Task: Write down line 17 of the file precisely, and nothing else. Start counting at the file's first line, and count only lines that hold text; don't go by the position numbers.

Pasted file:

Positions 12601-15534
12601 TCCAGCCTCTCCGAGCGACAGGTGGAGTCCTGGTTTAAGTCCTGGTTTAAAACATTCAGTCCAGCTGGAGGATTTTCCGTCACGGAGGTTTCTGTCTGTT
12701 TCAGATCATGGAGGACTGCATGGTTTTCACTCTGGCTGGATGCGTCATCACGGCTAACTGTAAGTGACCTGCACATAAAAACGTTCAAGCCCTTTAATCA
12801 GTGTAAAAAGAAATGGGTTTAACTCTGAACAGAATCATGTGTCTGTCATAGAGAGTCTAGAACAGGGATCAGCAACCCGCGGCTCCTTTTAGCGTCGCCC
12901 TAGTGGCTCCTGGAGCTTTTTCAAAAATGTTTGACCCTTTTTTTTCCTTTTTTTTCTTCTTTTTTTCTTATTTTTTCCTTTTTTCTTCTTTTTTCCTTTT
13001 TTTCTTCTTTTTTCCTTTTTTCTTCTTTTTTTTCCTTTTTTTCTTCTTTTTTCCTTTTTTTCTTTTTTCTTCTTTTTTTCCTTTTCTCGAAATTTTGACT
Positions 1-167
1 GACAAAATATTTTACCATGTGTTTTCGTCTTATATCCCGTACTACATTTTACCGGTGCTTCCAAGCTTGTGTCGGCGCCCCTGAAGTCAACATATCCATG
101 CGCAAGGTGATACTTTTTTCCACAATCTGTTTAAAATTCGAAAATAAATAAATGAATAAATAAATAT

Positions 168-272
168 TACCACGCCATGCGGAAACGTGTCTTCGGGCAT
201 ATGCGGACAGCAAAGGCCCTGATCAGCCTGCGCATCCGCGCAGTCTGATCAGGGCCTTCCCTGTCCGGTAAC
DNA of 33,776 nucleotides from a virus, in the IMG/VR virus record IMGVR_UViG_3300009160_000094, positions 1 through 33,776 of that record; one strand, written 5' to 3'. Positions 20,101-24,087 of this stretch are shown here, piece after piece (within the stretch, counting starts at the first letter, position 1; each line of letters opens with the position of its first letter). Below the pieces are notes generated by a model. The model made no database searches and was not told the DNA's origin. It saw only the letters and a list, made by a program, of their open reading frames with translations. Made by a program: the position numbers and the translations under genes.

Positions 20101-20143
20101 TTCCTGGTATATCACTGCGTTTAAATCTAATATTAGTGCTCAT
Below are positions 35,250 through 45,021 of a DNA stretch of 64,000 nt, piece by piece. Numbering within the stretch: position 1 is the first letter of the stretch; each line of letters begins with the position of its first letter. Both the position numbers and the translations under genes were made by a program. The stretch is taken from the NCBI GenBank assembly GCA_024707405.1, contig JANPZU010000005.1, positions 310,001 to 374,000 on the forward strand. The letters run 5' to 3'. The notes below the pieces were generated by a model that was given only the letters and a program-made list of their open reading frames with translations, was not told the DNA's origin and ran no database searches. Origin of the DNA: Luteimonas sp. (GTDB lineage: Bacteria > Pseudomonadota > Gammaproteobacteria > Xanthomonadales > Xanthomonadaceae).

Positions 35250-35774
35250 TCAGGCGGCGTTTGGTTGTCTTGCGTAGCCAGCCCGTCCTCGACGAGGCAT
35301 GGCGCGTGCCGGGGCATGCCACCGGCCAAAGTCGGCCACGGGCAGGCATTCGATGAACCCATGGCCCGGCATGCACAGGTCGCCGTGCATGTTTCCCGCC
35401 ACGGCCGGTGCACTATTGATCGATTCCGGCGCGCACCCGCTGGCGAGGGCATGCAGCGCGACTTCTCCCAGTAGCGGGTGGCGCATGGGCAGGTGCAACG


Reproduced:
Positions 35250-35774